What You May Not Know About Runways

 It’s said that a mile of highway will take you a mile, but a mile of runway will take you anywhere.

From the world’s shortest runways to runways over a mile above sea level, pilots need training to be prepared to execute nontraditional take-offs and landings.

What You May Not Know About Runways

Successful vs Rejected Takeoff

The takeoff speed required of an aircraft depends entirely on the type. Speed at takeoff is also determined by the condition of the runway, including its length, slope, and any road hazards. Did you know when calculating a takeoff, a pilot includes a “Plan B” in the event there’s a rejected takeoff? In the event of any technical difficulties with the aircraft, the pilot has a backup plan for aborting the takeoff and safely rerouting back to the gate. Keep reading for some more specifics on how a pilot gauges whether or not s/he can execute a successful take-off.

Types of Takeoff

Horizontal takeoff is dictated by V-speeds. Governed by aviation regulations, V-speeds refer to the data that has been collected regarding an individual aircraft’s needs for taking flight, maintaining flight, and landing.

  • V1 - When an aircraft reaches this speed on the runway, the plane should not consider rejecting takeoff.

  • V2 - At this speed, an aircraft can attempt a takeoff even if one engine has failed.

  • V2 Min - This is the safest minimum speed at which the aircraft can takeoff

  • V3 - Known as the speed at which flaps can be retracted

  • V4 - This is the optimal, steady climbing speed for an aircraft. An aircraft operating with both engines should reach V4 by 400 feet elevation.

  • V FTO - Final takeoff speed

  • V LOF - Lift-off speed

There are a number of other V-speeds, but these are the ones most commonly used when planning for takeoff.

Vertical takeoff allows an aircraft to take off without a runway. Angling the aircraft’s rotors and exhaust streams toward the ground allows the aircraft to create adequate lift and thrust to become airborne.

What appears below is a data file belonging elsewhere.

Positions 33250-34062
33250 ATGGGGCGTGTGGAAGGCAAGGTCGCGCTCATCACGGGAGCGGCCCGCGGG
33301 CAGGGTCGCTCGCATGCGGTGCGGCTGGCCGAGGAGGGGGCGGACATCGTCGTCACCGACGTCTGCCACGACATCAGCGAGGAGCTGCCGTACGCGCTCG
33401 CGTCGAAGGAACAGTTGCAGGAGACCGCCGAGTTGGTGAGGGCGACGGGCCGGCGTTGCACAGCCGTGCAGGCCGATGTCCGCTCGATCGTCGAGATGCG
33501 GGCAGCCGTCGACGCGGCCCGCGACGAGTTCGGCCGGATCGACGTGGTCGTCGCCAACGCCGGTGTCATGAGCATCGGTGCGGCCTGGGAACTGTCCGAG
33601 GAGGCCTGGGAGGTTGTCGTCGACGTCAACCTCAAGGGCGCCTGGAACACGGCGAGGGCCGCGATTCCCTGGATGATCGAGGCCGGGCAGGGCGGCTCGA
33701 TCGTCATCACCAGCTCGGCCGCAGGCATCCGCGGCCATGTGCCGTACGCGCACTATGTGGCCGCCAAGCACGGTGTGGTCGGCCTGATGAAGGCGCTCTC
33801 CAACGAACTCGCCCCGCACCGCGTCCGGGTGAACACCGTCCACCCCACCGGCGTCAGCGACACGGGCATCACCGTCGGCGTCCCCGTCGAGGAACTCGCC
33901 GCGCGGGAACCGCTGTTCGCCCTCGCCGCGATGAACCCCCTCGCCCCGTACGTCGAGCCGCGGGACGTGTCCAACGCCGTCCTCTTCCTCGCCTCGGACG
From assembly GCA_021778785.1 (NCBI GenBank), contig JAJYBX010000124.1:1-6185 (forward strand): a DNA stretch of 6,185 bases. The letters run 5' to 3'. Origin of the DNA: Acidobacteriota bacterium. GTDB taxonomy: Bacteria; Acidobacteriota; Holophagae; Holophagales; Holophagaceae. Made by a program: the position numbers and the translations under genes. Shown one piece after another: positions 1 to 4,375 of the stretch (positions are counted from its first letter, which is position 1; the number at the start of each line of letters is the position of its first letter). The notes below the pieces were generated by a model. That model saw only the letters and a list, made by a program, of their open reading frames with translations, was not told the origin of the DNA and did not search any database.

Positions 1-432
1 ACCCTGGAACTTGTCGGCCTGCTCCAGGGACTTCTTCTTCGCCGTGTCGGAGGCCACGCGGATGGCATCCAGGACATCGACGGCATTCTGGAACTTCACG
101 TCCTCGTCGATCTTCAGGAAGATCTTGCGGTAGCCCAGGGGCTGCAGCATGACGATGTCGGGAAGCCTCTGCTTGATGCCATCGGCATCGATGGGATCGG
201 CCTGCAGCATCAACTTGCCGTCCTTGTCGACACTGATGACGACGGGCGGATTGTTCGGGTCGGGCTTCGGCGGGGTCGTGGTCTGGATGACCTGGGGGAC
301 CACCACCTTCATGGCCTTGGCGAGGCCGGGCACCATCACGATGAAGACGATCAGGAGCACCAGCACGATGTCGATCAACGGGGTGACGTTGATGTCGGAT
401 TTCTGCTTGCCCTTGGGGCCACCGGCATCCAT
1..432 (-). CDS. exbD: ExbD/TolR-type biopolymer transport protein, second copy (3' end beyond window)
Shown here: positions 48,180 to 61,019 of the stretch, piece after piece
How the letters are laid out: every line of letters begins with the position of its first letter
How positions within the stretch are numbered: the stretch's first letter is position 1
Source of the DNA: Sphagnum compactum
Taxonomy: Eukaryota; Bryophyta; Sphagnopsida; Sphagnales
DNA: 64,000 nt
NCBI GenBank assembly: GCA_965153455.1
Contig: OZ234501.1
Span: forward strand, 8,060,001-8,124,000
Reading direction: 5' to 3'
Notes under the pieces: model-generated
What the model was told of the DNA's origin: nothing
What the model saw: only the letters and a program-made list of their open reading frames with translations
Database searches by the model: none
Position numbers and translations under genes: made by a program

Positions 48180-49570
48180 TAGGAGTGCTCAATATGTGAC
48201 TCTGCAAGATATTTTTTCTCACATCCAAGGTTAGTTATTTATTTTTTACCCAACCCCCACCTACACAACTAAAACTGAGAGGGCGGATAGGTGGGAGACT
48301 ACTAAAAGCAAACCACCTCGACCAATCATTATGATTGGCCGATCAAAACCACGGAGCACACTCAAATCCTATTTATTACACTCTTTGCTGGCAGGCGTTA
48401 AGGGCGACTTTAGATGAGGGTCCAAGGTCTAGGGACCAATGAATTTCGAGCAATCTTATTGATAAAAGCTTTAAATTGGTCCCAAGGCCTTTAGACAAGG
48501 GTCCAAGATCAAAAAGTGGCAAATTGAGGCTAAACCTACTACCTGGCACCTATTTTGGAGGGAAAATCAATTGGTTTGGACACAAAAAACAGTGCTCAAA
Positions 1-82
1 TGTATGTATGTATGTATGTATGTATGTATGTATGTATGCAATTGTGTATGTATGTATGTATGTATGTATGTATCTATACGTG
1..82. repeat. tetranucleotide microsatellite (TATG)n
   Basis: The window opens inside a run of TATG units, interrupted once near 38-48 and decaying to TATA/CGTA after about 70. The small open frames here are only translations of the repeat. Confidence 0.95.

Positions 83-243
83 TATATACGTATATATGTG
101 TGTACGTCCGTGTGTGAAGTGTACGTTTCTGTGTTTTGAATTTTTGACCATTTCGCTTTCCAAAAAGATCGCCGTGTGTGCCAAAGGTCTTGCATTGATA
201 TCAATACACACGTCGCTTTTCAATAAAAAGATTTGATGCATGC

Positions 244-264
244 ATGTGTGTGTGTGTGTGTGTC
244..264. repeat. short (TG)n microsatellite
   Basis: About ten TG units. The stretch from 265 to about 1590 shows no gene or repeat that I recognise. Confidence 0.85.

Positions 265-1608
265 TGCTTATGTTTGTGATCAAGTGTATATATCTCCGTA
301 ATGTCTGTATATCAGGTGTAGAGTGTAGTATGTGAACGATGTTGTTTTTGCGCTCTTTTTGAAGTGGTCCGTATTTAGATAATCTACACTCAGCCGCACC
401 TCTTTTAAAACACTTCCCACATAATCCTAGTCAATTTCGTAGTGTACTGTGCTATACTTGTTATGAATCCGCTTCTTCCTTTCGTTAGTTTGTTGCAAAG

How Fast Airplanes Are Going

Have you ever wondered exactly how fast the aircraft is going on the runway? It can be hard to tell when you’re in the cabin, busy securing your trays in an upright position and trying to stow your belongings under the seat in front of you. According to aerospaceweb.org, the average takeoff speed of large jetliners are as follows:

  • Boeing 737 - 150 mph takeoff speed

  • Boeing 757 - 160 mph takeoff speed

  • Airbus A320 - 170 mph takeoff speed

  • Airbus A340 - 180 mph takeoff speed

  • Boeing 747 - 180 mph takeoff speed

  • Concorde - 225 mph takeoff speed

How long it takes for an aircraft to reach these speeds varies, and can determine whether or not a plane can take off or land at certain airports.

Runway Lengths

The average runway length sits between 8,000 and 13,000 feet. Let’s take a look at some atypical runway lengths, compositions, and inclines.

Longest Runways

The longest military runway measures 7.41 miles and is located at Edwards Air Force Base in Muroc, California. This runway is actually a dry lake bed.

The longest commercial runway is at Qamdo Bamba Airport in Tibet, China. It’s 3.4 miles long (18,045 feet) and is 14,219 feet (2.6 miles) above sea level. Due to the size of the aircraft it services, and its elevation, the long runway is required for better takeoff and landing performance. No other commercial runway is located at a higher elevation.

Longest Ice Runway

Where else but in Antarctica would you find the longest ice runways in the world? The McMurdo Station in Antarctica is home to two ice runways, each measuring 10,000 feet in length. They were carved out of the frozen sea to allow large Air Force aircraft to bring cargo and crew to and from McMurdo.

Steepest Runway